Oregon employers in the voluntary market pay, on
average, the 38th highest workers compensation premium
rates in the nation.
Oregons premium rate index is $2.27 per $100 of payroll.
National premium rate indices range from a low of $1.47 in South
Carolina to a high of $4.86 in California. Five jurisdictions
have index rates above $4.00; 12 are in the $3.00-$3.99 range;
27 have indices between $2.00 and $2.99; and seven have index
rates under $2.00. Indices are based on data from 51 jurisdictions,
for rates in effect as of January 1, 1998.
Classification codes from the National Council on Compensation
Insurance (NCCI) were used in this study. Of the approximately
452 active classes in Oregon, 50 were selected based on relative
importance as measured by share of losses in Oregon. To control for differences in industry distributions,
each states rates were weighted by 1992-1994 Oregon payroll
to obtain an average manual rate for that state. Listed in Table
1 are Oregons rankings in the top 10 of the 50 classifications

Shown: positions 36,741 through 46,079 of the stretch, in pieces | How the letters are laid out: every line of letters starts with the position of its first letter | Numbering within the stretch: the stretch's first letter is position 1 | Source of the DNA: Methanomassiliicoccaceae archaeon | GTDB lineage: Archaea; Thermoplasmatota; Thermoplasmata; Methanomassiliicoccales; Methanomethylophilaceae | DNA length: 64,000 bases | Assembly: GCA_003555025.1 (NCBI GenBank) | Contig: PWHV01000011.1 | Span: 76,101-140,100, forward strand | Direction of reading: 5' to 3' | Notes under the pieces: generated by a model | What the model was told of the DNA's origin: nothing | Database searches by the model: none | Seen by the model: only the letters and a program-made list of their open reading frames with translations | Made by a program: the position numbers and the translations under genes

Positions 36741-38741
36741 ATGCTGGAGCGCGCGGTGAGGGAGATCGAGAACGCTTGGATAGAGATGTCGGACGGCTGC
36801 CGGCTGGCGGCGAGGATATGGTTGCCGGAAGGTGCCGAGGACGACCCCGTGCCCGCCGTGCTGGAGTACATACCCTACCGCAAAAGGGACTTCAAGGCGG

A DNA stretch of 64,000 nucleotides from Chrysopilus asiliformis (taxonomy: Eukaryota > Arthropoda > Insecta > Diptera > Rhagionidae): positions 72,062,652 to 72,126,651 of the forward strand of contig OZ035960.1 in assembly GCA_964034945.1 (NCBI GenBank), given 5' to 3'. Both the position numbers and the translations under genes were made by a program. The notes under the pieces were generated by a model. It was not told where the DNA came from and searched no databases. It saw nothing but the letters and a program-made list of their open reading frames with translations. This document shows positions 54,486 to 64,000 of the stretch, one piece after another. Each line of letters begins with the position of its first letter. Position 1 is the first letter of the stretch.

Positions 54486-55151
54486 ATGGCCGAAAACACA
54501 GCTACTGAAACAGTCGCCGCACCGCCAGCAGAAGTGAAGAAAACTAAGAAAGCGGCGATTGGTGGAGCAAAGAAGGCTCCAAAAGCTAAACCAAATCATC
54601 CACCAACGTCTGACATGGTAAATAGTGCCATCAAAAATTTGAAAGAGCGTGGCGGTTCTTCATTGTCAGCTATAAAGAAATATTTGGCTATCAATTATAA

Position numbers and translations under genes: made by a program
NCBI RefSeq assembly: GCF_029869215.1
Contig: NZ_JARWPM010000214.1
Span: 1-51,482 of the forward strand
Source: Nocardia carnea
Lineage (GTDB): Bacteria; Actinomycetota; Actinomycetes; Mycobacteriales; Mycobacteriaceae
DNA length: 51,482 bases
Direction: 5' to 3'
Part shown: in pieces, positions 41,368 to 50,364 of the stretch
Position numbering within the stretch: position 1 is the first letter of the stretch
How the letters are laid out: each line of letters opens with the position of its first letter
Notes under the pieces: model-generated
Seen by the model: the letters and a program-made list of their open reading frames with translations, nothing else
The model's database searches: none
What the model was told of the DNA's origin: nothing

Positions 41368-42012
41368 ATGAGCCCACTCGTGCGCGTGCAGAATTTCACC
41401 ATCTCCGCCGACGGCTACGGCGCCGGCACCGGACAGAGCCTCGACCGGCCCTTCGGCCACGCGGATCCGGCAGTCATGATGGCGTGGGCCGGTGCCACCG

Table 2 contains the premium rate ranking for all 51 jurisdictions.
Note: Californias loss cost multiplier
for 1998 is more than twice the reported 1996 multiplier. The
difference does not reflect an actual increase however, but the
effect of using a premium weighted average multiplier, consistent
with the methodology of the study, as opposed to a straight average
in 1996. The premium weighted lost cost multiplier includes Californias
state fund which serves 20 percent of the market, both as a voluntary
insurer and as the insurer of last resort, and has a loss cost
multiplier of 1.743. It is not possible to separate out only
the state funds voluntary business. The state fund insures
small employers with premiums under $1,000 per year. Those employers
pay rates based on the 1.743 rate, but larger employers are granted
credits which reduce the effective multiplier. In fact, for the
total market in 1998, Californias Actual Price Level Factor,
the ratio of final insurer aggregate rates to pure premium rates,
was .96. For consistency, this study does not include any credits
granted to employers on an individual basis, and thus can reflect
only the premium weighted average loss cost multiplier of 1.424.
Employers can reduce their workers' compensation rates
through accident prevention, safety training and by helping injured
workers return to work.
If you have questions about the information
contained in this document please contact by e-mail or phone:
Research Analyst, Research & Analysis Section, Information
Management Division (503) 947-7338
This document was originally published in
February 1999. Printed form: 440-2082 (02/99/IMD)
Document URL: http://www.cbs.state.or.us/external/imd/rasums/2082/8_2082.html
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